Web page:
It was an offer she turned down. That was in 2005, and since then she’s never kicked a ball at that level, missing the boat for Cork’s incredible senior football successes.

In hindsight, you look back and you go ‘Eamonn Ryan said you were raw but he’d like to work with you’ — and you turned it down? Where would you have gone?’ I don’t know if I’d have gone very far but that’s my biggest compliment.”

An English and Law graduate, O’Donovan has also had a stint in sports journalism. She worked with the Evening Echo and the Examiner for six years, covering matches every weekend.

Sarah O'Donovan and Jennifer Braniff O'Donovan in action with Cork in 2004. Source: INPHO

She now works with the Mark Pollock Trust. At 22, Pollock — a two-time Commonwealth Games medallist — lost his sight and in 2010 he had a freak fall and became paralysed from the waist down. He fought back and is now helping lead the charge to investigate and fundraise for medical advances in the area of paralysis and spinal cord injury.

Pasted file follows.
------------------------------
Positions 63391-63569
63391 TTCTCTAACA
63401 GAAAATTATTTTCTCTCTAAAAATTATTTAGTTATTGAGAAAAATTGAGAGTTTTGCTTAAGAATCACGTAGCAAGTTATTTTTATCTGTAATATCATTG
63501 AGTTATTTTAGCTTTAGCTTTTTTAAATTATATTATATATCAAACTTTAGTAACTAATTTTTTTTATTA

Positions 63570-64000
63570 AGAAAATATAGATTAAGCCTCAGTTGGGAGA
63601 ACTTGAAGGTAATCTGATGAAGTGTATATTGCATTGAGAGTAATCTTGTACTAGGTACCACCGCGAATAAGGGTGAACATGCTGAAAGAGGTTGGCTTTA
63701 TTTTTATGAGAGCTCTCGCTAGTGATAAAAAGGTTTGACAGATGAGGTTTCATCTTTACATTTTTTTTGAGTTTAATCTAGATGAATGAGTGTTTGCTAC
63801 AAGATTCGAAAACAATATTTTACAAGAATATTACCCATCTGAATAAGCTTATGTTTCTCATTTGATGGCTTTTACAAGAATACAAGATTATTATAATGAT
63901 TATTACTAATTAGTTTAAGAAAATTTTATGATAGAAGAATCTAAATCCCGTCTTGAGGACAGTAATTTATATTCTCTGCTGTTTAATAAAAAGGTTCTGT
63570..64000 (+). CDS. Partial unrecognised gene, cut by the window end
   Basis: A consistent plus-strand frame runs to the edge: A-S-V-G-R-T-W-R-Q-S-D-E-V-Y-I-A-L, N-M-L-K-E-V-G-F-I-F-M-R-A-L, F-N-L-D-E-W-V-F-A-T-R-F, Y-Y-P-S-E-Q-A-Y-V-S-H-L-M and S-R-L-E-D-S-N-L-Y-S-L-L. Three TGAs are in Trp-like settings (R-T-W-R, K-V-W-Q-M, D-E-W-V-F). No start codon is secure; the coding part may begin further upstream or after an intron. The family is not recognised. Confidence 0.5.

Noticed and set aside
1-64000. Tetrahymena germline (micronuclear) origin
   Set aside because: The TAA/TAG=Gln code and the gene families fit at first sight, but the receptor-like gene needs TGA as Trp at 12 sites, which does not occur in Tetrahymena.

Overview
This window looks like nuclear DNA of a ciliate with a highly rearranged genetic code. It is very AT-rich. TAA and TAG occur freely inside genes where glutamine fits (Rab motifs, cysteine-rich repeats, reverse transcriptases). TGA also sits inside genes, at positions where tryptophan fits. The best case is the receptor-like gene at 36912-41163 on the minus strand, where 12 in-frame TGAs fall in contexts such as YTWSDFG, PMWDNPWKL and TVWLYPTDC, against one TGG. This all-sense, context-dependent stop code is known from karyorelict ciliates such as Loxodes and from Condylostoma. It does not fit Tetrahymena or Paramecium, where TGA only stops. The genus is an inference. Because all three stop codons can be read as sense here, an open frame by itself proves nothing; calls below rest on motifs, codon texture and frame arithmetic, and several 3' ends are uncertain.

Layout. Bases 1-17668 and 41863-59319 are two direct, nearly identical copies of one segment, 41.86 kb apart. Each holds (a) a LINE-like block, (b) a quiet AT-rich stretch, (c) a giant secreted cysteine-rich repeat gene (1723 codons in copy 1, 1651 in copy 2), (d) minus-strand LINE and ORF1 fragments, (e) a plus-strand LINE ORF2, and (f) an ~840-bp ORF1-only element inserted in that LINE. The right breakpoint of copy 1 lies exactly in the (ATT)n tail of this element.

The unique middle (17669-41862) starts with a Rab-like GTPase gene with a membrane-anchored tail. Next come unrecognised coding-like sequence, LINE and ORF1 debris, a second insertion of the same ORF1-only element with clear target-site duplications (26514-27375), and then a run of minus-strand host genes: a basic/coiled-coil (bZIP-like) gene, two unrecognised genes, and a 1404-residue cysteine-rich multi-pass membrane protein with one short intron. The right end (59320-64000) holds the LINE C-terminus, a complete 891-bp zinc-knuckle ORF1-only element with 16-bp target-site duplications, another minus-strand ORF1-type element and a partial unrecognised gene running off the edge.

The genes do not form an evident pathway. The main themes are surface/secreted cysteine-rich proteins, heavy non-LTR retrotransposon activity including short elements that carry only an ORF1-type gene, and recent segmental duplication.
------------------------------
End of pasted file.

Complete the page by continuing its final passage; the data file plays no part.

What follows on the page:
She initially joined Mark’s team because of her friend Jamie Wall, a Cork dual player left paralysed after he developed an abscess on his spine.

“It was more cathartic for me to do something for Jamie, to get him as close to the research as I could by being able to show him that it was happening. That was my initial starting point.

“But then obviously when you meet Mark [Pollock], he becomes this absolute force of nature in your life, and you realise that you’re not tired, there’s no such thing as tired. There’s no such thing as can’t or won’t, or we’ll look at that in a different way.

“There’s no such thing as no. We always manage to find another way and we’re really excited. We’re hoping to start a clinical trial towards the summer and it would bring paralysed people to come in and work alongside Mark in research. It’ll be the first time in the world that it’ll be done, and it just happens to be done in Dublin. ”